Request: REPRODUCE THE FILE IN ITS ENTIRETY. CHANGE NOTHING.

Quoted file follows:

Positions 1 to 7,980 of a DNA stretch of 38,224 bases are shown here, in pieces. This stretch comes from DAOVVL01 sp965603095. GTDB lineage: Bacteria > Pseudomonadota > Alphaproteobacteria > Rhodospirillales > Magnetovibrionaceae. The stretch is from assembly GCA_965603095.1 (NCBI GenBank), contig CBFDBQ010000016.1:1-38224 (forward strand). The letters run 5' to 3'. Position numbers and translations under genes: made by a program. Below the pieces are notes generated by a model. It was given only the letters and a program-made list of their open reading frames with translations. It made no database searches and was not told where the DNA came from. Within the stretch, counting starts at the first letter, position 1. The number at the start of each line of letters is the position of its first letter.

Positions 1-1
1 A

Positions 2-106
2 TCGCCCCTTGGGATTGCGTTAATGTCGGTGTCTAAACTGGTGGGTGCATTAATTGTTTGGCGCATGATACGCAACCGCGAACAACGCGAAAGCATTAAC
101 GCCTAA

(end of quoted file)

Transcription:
Positions 1 to 7,980 of a DNA stretch of 38,224 bases are shown here, in pieces. This stretch comes from DAOVVL01 sp965603095. GTDB lineage: Bacteria > Pseudomonadota > Alphaproteobacteria > Rhodospirillales > Magnetovibrionaceae. The stretch is from assembly GCA_965603095.1 (NCBI GenBank), contig CBFDBQ010000016.1:1-38224 (forward strand). The letters run 5' to 3'. Position numbers and translations under genes: made by a program. Below the pieces are notes generated by a model. It was given only the letters and a program-made list of their open reading frames with translations. It made no database searches and was not told where the DNA came from. Within the stretch, counting starts at the first letter, position 1. The number at the start of each line of letters is the position of its first letter.

Positions 1-1
1 A

Positions 2-106
2 TCGCCCCTTGGGATTGCGTTAATGTCGGTGTCTAAACTGGTGGGTGCATTAATTGTTTGGCGCATGATACGCAACCGCGAACAACGCGAAAGCATTAAC
101 GCCTAA